With October’s successes hinting at a subtly precarious situation, can the Axis forces and Iran keep up the pace?
As November’s final hours closed to an end, the Shah fumed as he analyzed the map of the world as it stood; little progress had been made at the expense of much. This had not been a good month.
The grim predictions he made to himself about the Italian campaign in France appeared to be proving disappointingly portentous as the first day of the month unfolded. French divisions had begun to find gaps in the hasty offensive’s main avenues. Furthermore, reports were coming in that Britain was rapidly seizing Sardinia from under Mussolini’s pronounced nose. By November 8th it was clear that Italy was rapidly losing the initiative.
Disgusted with his allies progress, Reza looked to his own more immediate woes that month. Combat on the western front was quiet initially. de Wiart had attempted to attack Kermenshah once more, though the threat of incoming forces halted his progress. On the 9th, Jiroft province had been lost in the south. Unhappy with the level of recruitment, the Shah regrettably had his commanders decrease training time to a less advanced form than the small force of highly trained specialists he had initially envisaged. On a more optimistic note, another trade deal was made with the Soviets to purchase rare materials after it had been noted that reserves were beginning to dwindle; the Shah’s ministers counted their blessings that Iran had been gifted so with the oil needed to build up sufficient funds for these desperate transactions
The next few days presented a mixed situation. The Italian campaign ebbed and flowed, with combat erupting around the French/Spanish border as the Republican Spanish attempted to further offset the precarious balance of power. On November 13th, Sirjan province is lost, while the next day de Wiart is embarrassingly defeated by the well dug in forces under G.Reza Pahlavi. On the 15th, Spanish forces in Northern Italy are finally repelled, and the Italian divisions tasked with dealing with them could finally move north to assist the main campaign. On the 19th, the British motorised division moving into Kemanshah beat the Shah’s men under Baypour to the game, and a protracted conflict over the province erupted, though in Sanandaj, de Wiart mysteriously pulled out of the country into Iraq and far beyond the gaze of Iranian intelligence. On November 21st, the Shah is handed the news: Italy has lost control of Paris. In Libya, Republican Spanish forces land on the 25th while French forces storm across the deserts. France is prepared to fight to the end.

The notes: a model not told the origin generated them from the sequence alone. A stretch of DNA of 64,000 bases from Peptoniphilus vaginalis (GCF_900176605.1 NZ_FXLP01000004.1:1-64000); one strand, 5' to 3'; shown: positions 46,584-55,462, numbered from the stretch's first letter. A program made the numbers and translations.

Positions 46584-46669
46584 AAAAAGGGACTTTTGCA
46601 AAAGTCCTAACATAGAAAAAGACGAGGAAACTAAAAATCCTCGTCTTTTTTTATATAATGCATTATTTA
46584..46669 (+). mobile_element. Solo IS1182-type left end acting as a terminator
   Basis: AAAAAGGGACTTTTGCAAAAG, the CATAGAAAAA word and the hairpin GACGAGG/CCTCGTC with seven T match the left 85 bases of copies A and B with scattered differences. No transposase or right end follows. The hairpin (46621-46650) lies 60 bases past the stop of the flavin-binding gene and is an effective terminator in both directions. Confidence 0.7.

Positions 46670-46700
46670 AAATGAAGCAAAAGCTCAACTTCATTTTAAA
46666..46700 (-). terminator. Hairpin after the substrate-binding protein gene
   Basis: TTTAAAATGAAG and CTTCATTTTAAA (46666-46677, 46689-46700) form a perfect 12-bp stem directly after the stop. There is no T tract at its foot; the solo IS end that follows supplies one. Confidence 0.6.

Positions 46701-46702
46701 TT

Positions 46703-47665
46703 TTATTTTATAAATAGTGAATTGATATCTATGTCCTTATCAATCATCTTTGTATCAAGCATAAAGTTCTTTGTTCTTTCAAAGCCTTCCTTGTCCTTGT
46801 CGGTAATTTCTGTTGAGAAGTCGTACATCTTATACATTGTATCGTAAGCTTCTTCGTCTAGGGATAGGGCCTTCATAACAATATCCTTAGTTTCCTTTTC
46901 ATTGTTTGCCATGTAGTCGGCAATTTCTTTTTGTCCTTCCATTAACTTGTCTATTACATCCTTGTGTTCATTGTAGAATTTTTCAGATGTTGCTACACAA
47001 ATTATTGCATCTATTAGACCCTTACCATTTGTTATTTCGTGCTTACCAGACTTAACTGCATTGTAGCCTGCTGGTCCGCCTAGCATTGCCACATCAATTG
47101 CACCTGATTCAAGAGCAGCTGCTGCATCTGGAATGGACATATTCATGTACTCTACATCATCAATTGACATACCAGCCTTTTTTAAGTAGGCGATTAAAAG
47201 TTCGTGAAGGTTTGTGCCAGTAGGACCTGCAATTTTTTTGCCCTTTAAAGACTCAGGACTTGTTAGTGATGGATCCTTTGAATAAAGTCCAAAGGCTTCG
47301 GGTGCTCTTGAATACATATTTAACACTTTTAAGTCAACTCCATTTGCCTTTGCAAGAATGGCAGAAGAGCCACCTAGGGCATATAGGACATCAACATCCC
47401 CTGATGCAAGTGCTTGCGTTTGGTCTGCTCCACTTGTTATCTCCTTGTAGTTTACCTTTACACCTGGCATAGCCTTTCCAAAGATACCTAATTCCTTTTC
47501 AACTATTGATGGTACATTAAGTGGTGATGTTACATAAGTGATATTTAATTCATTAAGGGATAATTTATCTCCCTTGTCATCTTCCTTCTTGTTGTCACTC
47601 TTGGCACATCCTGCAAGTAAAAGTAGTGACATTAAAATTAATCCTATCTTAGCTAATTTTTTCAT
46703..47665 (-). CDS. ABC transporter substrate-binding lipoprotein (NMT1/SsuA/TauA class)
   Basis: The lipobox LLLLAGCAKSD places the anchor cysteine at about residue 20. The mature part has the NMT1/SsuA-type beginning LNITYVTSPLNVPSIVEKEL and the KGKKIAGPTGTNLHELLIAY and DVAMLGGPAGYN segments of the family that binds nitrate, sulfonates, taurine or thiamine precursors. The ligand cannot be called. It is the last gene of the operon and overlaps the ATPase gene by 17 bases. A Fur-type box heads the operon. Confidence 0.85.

The dynamic of Iran’s own fortunes changed rapidly on November 26th, as Majid Firooz arrives in Bander-e Lengeh only to find a so far unknown force of infantry commanded by Maj. General Pajari; somewhat oddly a winter specialist tasked with fighting in the mountainous southern Iran. The plan to cut off British supply lines is brought to a crushing halt as Majid desperately tries to fend off Pajari’s ferocious attack while the other southern British brigade continues its march to seize territory in southern Iran; Kerman is lost on the 23rd, while Pudanu falls on the 29th. The next day, an envelopment of British forces in Kermanshah finally ends the two week struggle for the province. The western flank is secure for now… but with the south east rapidly falling into the hands of a British force of entirely unknown size, things look increasingly bleak. With Italy folding in its French campaign, the Shah spends a sleepless night wondering whether the great war was doomed from the start…